Poor ;oser. Here's Oxford's definition of protocol :
PROTOCOL : noun.
Now looking for PROTOCOL, verb. Oops, nowhere to be found. Now let's check JBH dictionary, LMAO (LRS tm reg'd)
I hereby "protocol" you to the dunce corner, cap and all.
Do you even know what protocol is and what it is used for? Many occasions, from state dinners to airport and railway greetings to order of precedence, etc. It's etiquette,and takes most of its origins from France, hence note verbale, corps diplomatique. Do you know, in the case of correspondence between sovereign states, the definition of a Note Verbale and why it is called that? Do you know that protocol notes are first and third-person notes, never ever second person? That they always begin with the politest and most formal of greetings, ending with a similar formal salutation, no matter how harsh the paragraphs in-between? Do you know that notes verbales are ALWAYS written on vellum and will always follow, as confirmation, an e-mail? Do you know that they must have a raised seal, otherwise not genuine?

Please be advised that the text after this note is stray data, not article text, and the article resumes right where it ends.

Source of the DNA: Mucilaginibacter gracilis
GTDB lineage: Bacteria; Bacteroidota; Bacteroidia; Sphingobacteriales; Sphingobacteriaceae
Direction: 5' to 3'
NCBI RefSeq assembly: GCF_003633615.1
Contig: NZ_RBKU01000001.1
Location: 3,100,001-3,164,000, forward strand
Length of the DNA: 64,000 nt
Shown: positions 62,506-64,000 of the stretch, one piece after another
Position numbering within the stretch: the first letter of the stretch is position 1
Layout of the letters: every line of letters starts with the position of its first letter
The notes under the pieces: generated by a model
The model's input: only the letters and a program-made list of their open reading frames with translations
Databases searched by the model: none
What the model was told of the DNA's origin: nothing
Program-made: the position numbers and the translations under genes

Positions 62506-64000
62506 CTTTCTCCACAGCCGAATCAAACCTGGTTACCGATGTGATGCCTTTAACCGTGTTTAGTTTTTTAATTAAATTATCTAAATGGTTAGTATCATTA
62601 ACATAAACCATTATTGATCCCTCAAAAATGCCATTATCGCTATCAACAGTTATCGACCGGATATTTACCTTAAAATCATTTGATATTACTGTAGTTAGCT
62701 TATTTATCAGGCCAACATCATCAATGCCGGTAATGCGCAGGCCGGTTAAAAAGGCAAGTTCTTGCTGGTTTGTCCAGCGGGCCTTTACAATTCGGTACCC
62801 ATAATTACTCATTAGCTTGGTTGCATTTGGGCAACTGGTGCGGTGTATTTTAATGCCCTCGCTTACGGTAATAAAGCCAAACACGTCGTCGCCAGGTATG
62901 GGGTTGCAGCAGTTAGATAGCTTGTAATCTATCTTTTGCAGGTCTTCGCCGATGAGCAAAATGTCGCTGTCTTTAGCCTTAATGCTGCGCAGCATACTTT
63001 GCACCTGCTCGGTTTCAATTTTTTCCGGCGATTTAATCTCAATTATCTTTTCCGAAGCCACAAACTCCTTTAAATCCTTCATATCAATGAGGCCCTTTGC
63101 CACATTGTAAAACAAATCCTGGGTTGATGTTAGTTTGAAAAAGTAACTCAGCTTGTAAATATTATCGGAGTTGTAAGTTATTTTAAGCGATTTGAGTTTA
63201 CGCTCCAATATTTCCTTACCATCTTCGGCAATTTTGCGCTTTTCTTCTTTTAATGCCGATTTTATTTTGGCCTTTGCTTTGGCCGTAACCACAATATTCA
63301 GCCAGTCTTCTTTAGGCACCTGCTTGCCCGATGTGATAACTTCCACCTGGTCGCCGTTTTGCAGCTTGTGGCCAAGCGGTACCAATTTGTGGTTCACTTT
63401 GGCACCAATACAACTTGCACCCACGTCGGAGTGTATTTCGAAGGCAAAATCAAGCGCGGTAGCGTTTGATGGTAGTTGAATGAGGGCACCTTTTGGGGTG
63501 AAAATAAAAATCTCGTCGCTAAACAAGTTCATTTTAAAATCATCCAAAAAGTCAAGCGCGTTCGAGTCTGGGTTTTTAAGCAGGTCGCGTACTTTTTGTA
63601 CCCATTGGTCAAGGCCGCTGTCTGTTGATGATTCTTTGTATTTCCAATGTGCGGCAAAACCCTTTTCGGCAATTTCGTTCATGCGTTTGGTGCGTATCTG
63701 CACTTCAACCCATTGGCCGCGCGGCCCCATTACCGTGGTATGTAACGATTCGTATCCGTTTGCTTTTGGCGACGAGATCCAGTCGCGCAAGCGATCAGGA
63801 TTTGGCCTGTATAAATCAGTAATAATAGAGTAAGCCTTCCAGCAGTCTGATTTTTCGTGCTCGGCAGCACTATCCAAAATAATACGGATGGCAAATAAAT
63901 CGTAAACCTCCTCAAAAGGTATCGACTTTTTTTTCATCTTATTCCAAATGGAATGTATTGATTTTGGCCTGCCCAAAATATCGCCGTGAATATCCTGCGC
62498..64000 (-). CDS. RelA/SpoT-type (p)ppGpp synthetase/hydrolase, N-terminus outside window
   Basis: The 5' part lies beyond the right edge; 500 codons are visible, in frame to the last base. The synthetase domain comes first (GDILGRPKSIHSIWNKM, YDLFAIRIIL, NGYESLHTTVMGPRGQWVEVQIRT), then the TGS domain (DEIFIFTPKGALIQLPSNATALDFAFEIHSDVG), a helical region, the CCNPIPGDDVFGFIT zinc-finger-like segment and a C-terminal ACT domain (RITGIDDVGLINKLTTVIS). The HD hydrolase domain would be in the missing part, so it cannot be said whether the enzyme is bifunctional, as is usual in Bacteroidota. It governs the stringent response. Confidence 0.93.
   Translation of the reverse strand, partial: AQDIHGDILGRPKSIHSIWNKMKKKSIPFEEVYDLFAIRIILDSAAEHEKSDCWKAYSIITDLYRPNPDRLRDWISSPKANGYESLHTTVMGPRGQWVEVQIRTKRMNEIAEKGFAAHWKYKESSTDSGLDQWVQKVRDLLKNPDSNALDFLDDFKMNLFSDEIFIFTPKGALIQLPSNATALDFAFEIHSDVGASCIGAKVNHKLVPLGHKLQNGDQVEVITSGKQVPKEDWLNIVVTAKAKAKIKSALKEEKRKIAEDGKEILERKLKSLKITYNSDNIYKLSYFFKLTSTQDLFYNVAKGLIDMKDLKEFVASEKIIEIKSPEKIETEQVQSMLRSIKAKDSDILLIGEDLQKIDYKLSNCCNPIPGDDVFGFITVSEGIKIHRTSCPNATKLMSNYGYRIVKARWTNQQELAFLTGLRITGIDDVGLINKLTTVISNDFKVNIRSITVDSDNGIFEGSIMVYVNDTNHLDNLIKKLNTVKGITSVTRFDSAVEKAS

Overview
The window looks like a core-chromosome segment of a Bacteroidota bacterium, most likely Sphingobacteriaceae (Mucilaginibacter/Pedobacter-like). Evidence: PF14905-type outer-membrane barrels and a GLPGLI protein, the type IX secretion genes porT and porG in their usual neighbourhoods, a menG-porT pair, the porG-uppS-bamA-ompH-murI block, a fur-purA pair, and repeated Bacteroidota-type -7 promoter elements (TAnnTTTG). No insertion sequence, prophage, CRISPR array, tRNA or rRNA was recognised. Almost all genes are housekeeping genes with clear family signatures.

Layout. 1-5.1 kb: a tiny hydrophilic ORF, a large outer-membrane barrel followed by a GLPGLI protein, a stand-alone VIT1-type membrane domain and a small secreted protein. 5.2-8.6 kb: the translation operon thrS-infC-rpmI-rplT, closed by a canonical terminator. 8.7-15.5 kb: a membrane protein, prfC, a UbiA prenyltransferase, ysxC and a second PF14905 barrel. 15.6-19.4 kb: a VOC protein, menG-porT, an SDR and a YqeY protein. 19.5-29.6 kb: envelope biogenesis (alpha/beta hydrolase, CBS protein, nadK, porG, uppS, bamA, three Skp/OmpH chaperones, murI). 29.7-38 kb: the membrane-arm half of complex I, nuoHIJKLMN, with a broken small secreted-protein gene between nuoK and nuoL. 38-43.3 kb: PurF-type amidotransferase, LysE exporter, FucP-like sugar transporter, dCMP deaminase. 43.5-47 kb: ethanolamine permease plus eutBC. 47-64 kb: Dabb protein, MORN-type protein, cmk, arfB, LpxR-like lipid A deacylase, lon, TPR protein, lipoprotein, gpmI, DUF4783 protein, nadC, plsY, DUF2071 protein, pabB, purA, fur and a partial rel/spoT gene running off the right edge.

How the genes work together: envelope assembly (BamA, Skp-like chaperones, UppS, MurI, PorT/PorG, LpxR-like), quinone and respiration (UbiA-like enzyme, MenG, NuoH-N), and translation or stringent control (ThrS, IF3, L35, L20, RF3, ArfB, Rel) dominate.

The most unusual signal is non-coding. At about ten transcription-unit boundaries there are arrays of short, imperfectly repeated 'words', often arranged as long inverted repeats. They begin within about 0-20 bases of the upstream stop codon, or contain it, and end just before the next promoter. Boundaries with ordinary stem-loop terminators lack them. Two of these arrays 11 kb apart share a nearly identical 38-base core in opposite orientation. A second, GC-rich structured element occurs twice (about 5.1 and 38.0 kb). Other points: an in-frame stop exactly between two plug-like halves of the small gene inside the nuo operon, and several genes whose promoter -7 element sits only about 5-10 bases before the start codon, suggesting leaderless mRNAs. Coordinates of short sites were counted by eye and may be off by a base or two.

Do you know anything?
ARE YOU STILL LEARNING ENGLSIH FROM THE OXFORD DICTIONARY?
What sort of English is that and you know of, as is British?
North America is not England while you take the Queen as your reference for the English language.
As technology speeds up RAPIDLY fast, social CHANGE AND OTHER CHANGE EVOLVE THE MANY EXAMPLES OF CHANGE, INCLUDING VERBIAGE AND wording.
FOR these are the new times, it is North America, as communication wording, nomenclature terms of usage, etc., are not based on the foreign British language from Oxford dictionary, including slangs.
As many changes occur in current days in many matters, the dictionary has not fully reflected all definitions of words.
This is the nowadays' TIME, which supports Protocol usage as a verb as well.